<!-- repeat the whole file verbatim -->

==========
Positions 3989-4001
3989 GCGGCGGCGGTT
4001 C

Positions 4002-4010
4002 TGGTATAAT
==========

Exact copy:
Positions 3989-4001
3989 GCGGCGGCGGTT
4001 C

Positions 4002-4010
4002 TGGTATAAT